Strategic Plan continues updates for 2025 initiative

The Strategic Planning Steering Committee is currently working on updates for the University Strategic Plan, such as online programs, as it continues to further develop strategic initiatives and goals for Cal Poly Pomona.  

The plan is made up of five strategic initiatives: deliver quality programs that promote integrative learning; discovery and creativity; enhance student learning development and success; prepare students for the future of work, human, and civic engagement; strengthen economic vitality and impact; and advance organizational development and employee excellence. 

The five initiatives are further explained in detail through the listed goals, objectives and outcomes.  

“There are tons of us. We are all working on this and using (the strategic plan) to guide the work that we do to help this institution, this university, to achieve the vision and the mission that we’ve set forth,” said Laura Massa, associate vice president for academic programs and accreditation liaison officer. “We are working to track these things and it is making a difference in how we plan and direct our work.” 

A part of the Strategic Plan, the Graduation Initiative 2025 aims to increase graduation by 15%.
through and access both sides of the structure.
Michelle Quintero | The Poly Post

The Steering Committee consists of appointed faculty members from the Academic Senate, staff, students, administrators and the external community.

The university’s original strategic plan was created in 2011. It is derived from the Academic Strategic Plan, which is made up of strategic plans of individual colleges, departments and divisions, according to the university website. 

In January 2015, CPP President Soraya M. Coley announced the first steps of the 2017-2021 University Strategic Plan, which has now been extended to 2025.

Since Massa joined the Bronco family in summer 2018, she has been working with her team to create multiple programs. 

Massa and her team are in the process of developing the first fully online master’s program in dietetics through the College of Extended University. At this moment, it is under review through the Academic Senate. If successful, the online program could become university-wide; however, a date has not been set yet. 

In the summer, Massa also applied for and was awarded a Title V grant of $2.68 million over five years that will help build a graduate resource center that will include workshops, training, academic support, advising and more.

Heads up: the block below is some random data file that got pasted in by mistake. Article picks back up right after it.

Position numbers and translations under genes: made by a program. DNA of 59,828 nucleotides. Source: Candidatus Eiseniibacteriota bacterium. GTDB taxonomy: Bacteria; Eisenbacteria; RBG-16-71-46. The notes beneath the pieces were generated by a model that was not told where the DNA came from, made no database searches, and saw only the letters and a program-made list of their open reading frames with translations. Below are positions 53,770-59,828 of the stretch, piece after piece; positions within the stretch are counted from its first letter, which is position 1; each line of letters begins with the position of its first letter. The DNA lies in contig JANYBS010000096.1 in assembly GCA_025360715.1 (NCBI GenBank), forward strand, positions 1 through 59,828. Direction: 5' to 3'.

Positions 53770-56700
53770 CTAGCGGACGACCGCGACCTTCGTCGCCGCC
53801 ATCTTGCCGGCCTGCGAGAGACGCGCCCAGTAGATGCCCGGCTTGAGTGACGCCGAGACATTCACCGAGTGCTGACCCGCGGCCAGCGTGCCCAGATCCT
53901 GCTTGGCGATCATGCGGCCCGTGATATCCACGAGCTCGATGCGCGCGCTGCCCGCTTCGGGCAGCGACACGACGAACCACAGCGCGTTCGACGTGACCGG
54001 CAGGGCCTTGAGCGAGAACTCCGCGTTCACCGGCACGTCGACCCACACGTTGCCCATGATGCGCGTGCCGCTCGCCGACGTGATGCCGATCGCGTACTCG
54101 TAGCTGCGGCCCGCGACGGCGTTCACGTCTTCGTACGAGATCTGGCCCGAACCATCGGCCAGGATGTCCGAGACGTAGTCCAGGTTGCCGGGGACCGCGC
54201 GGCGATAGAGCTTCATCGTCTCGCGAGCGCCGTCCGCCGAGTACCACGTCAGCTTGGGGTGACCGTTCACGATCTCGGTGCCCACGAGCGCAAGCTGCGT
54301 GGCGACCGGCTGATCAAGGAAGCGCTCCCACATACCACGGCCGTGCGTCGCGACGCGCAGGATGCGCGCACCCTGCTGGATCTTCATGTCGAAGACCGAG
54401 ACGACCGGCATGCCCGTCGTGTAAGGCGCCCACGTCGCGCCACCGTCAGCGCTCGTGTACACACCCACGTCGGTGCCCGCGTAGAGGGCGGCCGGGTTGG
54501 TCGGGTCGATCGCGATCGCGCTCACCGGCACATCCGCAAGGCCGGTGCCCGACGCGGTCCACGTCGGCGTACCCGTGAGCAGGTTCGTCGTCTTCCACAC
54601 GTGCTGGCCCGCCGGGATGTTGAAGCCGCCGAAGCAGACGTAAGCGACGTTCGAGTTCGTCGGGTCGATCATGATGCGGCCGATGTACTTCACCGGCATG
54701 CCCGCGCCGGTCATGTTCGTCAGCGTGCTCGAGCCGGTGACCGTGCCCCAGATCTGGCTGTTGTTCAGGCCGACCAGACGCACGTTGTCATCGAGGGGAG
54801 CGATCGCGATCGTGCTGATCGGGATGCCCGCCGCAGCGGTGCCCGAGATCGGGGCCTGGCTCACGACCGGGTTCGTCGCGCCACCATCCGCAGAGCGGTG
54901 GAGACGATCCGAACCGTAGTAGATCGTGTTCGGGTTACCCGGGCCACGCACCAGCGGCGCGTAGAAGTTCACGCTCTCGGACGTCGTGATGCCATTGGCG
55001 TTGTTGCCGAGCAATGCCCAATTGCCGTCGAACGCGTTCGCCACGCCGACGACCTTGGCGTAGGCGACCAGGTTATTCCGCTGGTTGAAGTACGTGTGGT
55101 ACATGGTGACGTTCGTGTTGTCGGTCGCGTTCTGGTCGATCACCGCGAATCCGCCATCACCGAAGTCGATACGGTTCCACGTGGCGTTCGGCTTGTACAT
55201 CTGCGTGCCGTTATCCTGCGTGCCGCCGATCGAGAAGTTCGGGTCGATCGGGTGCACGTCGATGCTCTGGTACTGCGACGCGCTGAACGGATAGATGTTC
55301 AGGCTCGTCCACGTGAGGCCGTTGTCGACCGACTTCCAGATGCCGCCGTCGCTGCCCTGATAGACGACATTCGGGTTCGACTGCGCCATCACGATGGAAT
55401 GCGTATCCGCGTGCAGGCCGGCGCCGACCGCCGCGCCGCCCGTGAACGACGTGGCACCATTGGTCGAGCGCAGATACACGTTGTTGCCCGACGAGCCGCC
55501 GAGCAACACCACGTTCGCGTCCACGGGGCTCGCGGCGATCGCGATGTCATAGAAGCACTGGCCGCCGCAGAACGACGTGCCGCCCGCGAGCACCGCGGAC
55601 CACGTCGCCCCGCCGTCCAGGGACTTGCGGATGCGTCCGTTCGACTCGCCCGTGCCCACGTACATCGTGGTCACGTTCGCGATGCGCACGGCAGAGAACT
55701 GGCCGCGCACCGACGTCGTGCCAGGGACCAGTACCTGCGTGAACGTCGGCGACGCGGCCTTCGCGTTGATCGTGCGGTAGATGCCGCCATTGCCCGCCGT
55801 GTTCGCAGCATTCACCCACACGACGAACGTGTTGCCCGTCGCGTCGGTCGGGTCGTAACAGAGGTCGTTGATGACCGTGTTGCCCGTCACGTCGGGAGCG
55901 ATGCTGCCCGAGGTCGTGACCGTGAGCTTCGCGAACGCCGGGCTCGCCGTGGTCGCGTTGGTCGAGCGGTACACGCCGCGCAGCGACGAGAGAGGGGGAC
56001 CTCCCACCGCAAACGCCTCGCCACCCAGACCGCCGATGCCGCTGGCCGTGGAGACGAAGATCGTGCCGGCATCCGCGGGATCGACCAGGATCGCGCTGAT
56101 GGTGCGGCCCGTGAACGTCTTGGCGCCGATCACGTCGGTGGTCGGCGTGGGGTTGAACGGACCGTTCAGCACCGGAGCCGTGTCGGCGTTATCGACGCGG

The Title V grant assists in helping colleges and universities improve higher education for Hispanic students across the United States. 

Trevor Ridley, a fifth-year applied mathematics student, believes many aspects of the Strategic Plan fit the needs of the university community. 

“I think (the plan) has a lot of ideas that sound great on paper, but I feel that it may be hard to truly get the ball rolling with some of them,” Ridley said. 

“Overall, I think this is a push in the right direction for increasing student success, in their education and careers and happiness while students are attending Cal Poly.”

As a commuter school, many students, including Ridley, feel that the campus lacks involvement and community engagement. 

Ridley appreciates that the strategic plan is making efforts toward encouraging students to become involved and to find a belonging such as expanding campus traditions and experiences. 

The General Education (GE) program is also in the works of being revitalized as a part of the plan updates. 

This is to ensure that students can develop and understand the purpose of GE classes and are exposed to a more polytechnic education. The GE program will work towards the eight elements of an inclusive polytechnic university, which include collaborative learning, creativity, discovery and innovation, critical thinking and problem solving. 

The Strategic Plan also accommodates semester conversion and the California State University’s (CSU) Graduation Initiative 2025, which aims to increase graduation rates by more than 15%. 

According to the Strategic Plan, progress is being measured in several ways. 

Some include student participation, retention and graduation rates of freshmen and transfers, faculty and staff participation, corporate and community partnerships and more. 

Reports are received on a semester basis from the divisions and an annual report on the work of the plan will be published for the community in summer when the academic year is over, according to Chief of Staff Nicole Hawkes.

For more information about the strategic plan, visit 

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